The Word Engaged
Problems with Corporate Wealth
“The love of money is the root of all evils.”
What is the “Great Abyss” between Lazarus in the bosom of Abraham and Dives in the bed of flames? What events caused the chasm?
The story Jesus told the Pharisees is well known. A rich person, traditionally called Dives (from the Latin word for “rich”), having lived in opulence all his earthly days, made for himself a destiny of torment. The beggar Lazarus, having longed for the scraps of the rich, his sores licked by dogs, finds consolation. When Dives pleads that further warning be given his brothers, Abraham says only: “If they do not listen to Moses and the prophets, they will not be convinced even if one should rise from the dead.”
The chasm is of their own making. The Diveses of the world refuse to listen to the revelations of God, just as they refuse to hear the cry of the poor. Wealth and privilege have created an unbridgeable gap. They just do not need God. They certainly do not need the poor.
Even many Catholics, especially the wealthy and powerful, ignore or dismiss the consistent teachings of this pope whenever he talks about money.
And we, this Judeo-Christian nation, who have read Moses’ law, who have heard the prophets, and received the good news of Jesus—what might this parable say to us? Have we created an abyss between ourselves and the Lazaruses of the world? Are we guilty of the crimes that Amos attributed to his own people: self-indulgence, frivolous distraction, willful ignorance, and cruel neglect of the poor?
Do we not close our minds to anything that challenges our way of life?
We hate to be reminded of the idiocy of our practices: rewarding our entertainers with lavish bounty while resenting the person on welfare, giving golden parachutes to failed CEOs and nothing to workers laid off as their companies downsize or relocate to more profitable locales.
The corporate head of Gap and Banana Republic make at least a cool $2 million each year. A woman in El Salvador who makes his clothes for us to wear made 56 cents an hour.
And now, with our great free market, advertisements in industry trade magazines brag that we can hire seamstresses for 33 cents an hour. U.S. workers are abandoned while Third-World workers are exploited.
Is there something for Amos to chew on here? A prophetic voice of our own time seems to think so and has written about the immoral practices of untrammeled capitalism. But when he defended the primacy of labor in his encyclical Laborem Rem Exercens (1981), Pope John Paul II was derided by a columnist in Fortune magazine for being “wedded to socialist economics and increasingly a sucker for third world anti-imperialist rhetoric.”
Even many Catholics, especially the wealthy and powerful, ignore or dismiss the consistent teachings of this pope whenever he talks about money. They see him as a benighted Pole who failed to understand the sanctifying grace of material success.
But John Paul II saw a terrible abyss separating wealth from poverty, a chasm that bodes ill for the poor in this world and for the privileged when they face the next.
It was in North America, at a Mass in Edmonton, Ontario, that the pope’s homily on Christ’s last judgment reminded us of the fate of Lazarus and Dives:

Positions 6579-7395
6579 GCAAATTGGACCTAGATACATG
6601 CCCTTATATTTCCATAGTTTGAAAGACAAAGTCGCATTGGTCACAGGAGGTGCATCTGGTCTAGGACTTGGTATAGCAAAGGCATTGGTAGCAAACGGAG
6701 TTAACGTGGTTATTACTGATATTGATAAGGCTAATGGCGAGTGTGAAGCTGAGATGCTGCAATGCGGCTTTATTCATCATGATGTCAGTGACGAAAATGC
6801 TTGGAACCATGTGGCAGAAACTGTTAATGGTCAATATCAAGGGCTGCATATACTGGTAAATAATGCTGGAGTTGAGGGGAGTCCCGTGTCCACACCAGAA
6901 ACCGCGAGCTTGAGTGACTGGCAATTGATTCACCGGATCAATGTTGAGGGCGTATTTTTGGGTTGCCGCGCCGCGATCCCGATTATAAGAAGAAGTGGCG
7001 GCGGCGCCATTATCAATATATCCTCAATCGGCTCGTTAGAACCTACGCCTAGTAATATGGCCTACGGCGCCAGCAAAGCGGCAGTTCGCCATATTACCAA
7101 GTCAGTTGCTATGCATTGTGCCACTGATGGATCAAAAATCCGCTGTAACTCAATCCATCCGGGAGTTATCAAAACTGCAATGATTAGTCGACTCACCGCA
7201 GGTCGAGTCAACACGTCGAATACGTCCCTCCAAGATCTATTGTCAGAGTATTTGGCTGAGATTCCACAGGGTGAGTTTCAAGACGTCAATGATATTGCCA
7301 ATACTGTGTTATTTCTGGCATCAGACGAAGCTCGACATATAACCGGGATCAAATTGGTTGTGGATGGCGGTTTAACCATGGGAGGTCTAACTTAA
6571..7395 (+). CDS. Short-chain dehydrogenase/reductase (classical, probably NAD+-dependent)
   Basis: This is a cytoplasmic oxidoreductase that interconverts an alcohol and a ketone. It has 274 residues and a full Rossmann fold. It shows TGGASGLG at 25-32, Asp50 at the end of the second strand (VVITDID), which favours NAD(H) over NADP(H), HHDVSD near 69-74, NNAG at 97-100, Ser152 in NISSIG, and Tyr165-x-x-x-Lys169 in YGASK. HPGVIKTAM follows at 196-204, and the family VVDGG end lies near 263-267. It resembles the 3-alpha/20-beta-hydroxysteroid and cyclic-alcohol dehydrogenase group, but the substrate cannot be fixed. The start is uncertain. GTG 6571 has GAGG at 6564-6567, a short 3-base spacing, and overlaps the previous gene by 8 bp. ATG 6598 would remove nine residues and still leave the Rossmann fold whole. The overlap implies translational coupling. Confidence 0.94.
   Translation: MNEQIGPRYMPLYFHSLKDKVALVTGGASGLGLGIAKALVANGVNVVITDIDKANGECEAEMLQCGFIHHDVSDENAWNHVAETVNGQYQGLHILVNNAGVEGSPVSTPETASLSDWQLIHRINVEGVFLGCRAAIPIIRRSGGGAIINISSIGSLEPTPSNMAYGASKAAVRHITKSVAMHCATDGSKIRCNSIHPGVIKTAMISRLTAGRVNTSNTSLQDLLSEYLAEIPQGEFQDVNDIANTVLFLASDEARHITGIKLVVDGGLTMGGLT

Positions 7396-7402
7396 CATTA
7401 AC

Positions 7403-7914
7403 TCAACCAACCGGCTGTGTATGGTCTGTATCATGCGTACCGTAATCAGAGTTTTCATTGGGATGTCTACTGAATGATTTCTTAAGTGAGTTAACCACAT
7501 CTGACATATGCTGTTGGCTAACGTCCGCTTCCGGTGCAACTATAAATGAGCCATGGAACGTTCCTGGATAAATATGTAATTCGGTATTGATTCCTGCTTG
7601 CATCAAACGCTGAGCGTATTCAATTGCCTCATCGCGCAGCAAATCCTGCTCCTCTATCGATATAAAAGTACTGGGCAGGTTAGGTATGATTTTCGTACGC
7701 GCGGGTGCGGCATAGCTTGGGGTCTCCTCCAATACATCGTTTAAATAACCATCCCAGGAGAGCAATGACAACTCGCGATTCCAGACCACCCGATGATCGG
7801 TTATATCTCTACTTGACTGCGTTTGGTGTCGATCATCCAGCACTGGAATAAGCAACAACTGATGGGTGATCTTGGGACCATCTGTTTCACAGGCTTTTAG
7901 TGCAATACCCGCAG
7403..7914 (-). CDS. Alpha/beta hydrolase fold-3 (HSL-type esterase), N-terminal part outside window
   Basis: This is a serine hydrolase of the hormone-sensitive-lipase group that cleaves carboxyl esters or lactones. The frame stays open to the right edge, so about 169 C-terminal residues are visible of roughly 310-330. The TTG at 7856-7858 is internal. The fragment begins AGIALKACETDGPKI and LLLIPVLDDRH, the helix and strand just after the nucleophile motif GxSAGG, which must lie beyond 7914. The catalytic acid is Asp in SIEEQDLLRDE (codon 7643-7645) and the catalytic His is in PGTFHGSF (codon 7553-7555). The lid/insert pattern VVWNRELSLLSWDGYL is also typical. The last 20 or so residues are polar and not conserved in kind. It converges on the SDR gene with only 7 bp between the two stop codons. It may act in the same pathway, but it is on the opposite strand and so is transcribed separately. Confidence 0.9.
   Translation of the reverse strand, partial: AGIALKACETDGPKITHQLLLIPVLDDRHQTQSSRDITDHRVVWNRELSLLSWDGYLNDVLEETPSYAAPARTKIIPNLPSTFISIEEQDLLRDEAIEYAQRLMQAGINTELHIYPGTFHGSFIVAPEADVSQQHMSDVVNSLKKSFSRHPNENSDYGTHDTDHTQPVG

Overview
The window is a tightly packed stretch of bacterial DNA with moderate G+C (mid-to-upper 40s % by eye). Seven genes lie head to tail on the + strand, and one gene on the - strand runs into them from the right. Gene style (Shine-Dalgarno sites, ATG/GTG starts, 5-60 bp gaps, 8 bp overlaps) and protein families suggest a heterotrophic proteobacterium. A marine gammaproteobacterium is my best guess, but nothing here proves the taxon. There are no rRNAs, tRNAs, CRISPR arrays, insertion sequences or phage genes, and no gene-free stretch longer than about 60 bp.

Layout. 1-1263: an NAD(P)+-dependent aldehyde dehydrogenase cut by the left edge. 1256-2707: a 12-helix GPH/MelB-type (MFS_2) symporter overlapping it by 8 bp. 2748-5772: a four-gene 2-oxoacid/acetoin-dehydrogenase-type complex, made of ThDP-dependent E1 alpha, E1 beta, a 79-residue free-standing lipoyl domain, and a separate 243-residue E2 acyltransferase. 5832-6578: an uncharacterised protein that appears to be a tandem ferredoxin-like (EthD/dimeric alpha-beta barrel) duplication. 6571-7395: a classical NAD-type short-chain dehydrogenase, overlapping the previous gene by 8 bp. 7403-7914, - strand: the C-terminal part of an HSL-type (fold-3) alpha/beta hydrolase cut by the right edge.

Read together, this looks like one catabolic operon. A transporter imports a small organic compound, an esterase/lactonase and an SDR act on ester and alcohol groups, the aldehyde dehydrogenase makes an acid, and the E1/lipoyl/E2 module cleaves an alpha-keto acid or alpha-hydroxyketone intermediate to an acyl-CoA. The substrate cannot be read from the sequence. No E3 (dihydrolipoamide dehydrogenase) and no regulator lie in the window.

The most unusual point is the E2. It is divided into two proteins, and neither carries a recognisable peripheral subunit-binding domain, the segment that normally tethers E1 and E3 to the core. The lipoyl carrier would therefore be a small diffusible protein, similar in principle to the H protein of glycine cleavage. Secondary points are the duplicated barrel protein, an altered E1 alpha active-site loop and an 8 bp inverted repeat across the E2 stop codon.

In the light of Christ’s words, the poor South will judge the rich North. And the poor people and poor nations—poor in different ways, not only lacking food, but also deprived of freedom and other human rights—will judge those people who take these goods away from them, amassing to themselves the imperialistic monopoly of economic and political supremacy at the expense of others. (1984)
Needless to say, these words were no more welcomed than the Ten Commandments, the prophecy of Amos, and the parables of one who would “rise from the dead.”
These interventions from God are not made merely to make us feel guilty. They are meant to empower and free us.
If we open our eyes to the Word of God and unstop our ears to hear the cry of the poor, we will not automatically endorse some political or economic policy. But we will insist that any politician or party must welcome and care for Lazarus. We must do this for the sake of Lazarus. We must do it for our own sake.
Paul’s First Letter to Timothy reveals the kind of persons we might be: people of integrity, kindness, piety, steadfastness, and love, people who fight the good fight of faith, people of true nobility.
This passage in 1 Tim 6, however, is framed by two warnings. It is prefaced by Paul’s remark that, if we long to be rich, we will become trapped into dangerous ambitions that plunge us into ruin. The way of Christian nobility, however, is a life of generosity.
Warn those who are rich in this world’s goods that they are not to look down on other people and not to set their hopes on money, which is untrustworthy, but on God, who, out of his riches, gives us all that we need for our happiness.
Tell them that they are to do good, and be rich in good works, to be generous and willing to share.
This is the way they can save up true capital for the future if they want to make sure of the only life that is real.
I did not dream up that passage to make anyone feel bad. Paul wrote it to help us find joy.
John Kavanaugh, SJ
**From Saint Louis University